- A teacher from the Midlands was told by her mentor in the South that it was ‘best to go back to where (she) came from’, if she retained her natural pronunciation in words such as bath and bus for phonics teaching (i.e. she was told to use Southern pronunciation for these words)
- A teacher with a London accent was told by her mentor to write the word water with a capital ‘t’ (waTer), in order to avoid using a glottal stop (i.e. wa-er)
The way forward – establishing the accent standards for British teachers
Proving linguistic prejudice can be difficult, though comments perceived as being based on such prejudice are sufficient to raise this as an issue. On the other hand, from the mentors’ perspective, and perhaps that of some children’s parents, there might be a certain linguistic expectation of teachers in terms of their accent use in the classroom, which may indeed be very different from their ‘home’ accent.
Given that accent modification is arguably an ongoing practice in teacher training, with or without teachers’ acceptance, it is time to clarify once and for all a series of pronunciation standards for teacher training and for phonics teaching specifically.
The fact that this is a potentially controversial, and complex subject, is no reason to avoid it. Indeed, as mentors are addressing it already, and in an unregulated way, there is more of a need for national standards. Standardisation is the only way to clarify matters and to ensure that any modifications to classroom speech are evidence-based and neither arbitrary nor prejudicial.
To that end, and based on the comments teachers receive from their mentors, I propose that a nationwide survey be established, which can be sent all over the UK to teachers and mentors who represent the primary and secondary level of teaching, as well as parents and employers. This latter group is highly relevant, as if indeed there are specific phonemes (units of sound) or indeed accents that employers feel are somehow inappropriate, and this has implications for employment, then surely, whether we like it or not, it is time to address this issue and clarify it once and for all. The Sutton Trust has reported on the so-called ‘brown shoes effect’, which does raise the issue of interview presentation, including accent, as a barrier to employment.
I argue that in the absence of national standards for accent, there is more potential for mentors and senior staff to apply their own beliefs in this regard. If, however, we address this though a nationwide survey, which takes into account the beliefs of a wide range of the British public, including the teachers themselves, only then can we approach this subject from a truly egalitarian perspective and in a climate of respect for diversity and a push for equality, it is needed.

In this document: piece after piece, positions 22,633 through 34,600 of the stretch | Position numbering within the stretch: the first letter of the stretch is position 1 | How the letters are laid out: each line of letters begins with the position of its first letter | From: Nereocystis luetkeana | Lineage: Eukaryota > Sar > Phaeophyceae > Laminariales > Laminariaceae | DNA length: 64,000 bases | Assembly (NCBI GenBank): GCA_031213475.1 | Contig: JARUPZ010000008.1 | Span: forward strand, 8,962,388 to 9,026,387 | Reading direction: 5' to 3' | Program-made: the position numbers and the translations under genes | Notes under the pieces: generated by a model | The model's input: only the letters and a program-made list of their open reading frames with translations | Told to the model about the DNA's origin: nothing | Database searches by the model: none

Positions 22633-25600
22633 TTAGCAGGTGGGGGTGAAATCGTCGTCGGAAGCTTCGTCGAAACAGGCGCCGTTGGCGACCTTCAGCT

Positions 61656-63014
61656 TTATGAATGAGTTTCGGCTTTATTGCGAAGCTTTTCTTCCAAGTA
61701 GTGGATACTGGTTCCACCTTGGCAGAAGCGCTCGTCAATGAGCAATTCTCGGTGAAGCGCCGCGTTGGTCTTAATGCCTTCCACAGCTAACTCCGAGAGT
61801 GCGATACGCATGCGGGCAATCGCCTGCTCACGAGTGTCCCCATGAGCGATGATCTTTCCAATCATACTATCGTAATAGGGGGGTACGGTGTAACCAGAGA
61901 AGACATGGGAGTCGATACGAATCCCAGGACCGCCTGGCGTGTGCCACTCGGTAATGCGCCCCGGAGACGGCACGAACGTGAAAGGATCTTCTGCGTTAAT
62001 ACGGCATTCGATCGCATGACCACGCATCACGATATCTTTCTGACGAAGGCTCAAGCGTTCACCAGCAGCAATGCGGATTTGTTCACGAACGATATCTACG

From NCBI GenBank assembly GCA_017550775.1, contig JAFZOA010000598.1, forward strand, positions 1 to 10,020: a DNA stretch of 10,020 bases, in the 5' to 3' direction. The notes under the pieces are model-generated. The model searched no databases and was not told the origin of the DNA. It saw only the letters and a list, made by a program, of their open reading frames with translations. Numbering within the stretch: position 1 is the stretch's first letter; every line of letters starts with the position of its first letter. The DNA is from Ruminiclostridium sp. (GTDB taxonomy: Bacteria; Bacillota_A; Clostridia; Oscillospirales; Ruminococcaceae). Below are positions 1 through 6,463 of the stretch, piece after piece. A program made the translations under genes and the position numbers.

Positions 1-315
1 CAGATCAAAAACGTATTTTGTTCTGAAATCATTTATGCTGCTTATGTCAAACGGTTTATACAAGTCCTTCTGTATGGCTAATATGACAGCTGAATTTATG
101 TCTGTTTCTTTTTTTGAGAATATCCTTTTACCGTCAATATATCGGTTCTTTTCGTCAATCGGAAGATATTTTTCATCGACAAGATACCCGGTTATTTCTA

A list of phonological standards might be realised as a starting point, and standards connected specifically with phonics teaching only. Outside of this specific pedagogical context, teachers should not be expected to modify their accents, unless of course they choose to. Children need to be prepared for the real world outside the school gates, where a variety of British and foreign accents will be heard.
Phoneme standards in phonics teaching – what a checklist may look like
- Avoidance of glottal stops [ʔ]
- Avoidance of g- and h-dropping (e.g. goin’, ‘ello)
- Avoidance of two specific monophthongs ( i.e. the o-sound and a-sound in the North as heard in words such as go and day – /go:/ /de:/; instead, we would expect diphthongs, such as /goʊ/ and /deɪ/)
- For Northern/Midlands teachers who teach phonics in the South, there is a need to adjust to Southern phonemes (specifically, those heard in words such as bath-bus)
- Likewise, for Southern teachers who teach phonics in the North, there is a need to adjust to Northern phonemes (again, those heard in words such as bath-bus)
- Rhotic speakers (those who pronounce their r’s in words such as car park) should not have to drop their r’s
- Beyond this, the need for a fully joint discussion between teachers and mentors to negotiate specific sounds which might reflect more ‘broad’ realisations of specific accents. This is admittedly a broad category, but necessarily so, as it stands to reason that a list regarding accent standards cannot attempt to be completely exhaustive
Outside of phonics (where control over the pronunciation of words is both essential and consequential), primary students should be exposed to their teacher’s home accent, in a spirit of celebrating diversity and ensuring that no one need feel linguistically insecure or left out.
Considering that many categories of identification are protected, partly as a means to avoid workplace discrimination, then certain regional British accents, if not provided legal protection, should not be targeted in the workplace. If teachers are fully qualified to teach, then is this not the main point?
If, however, a nationwide survey demonstrates that children would be better served by teachers employing some standardised pronunciations (which may require minor changes to natural accents, limited to those instances where phonics are the principal object of the lesson), then the public – and the teachers – have spoken.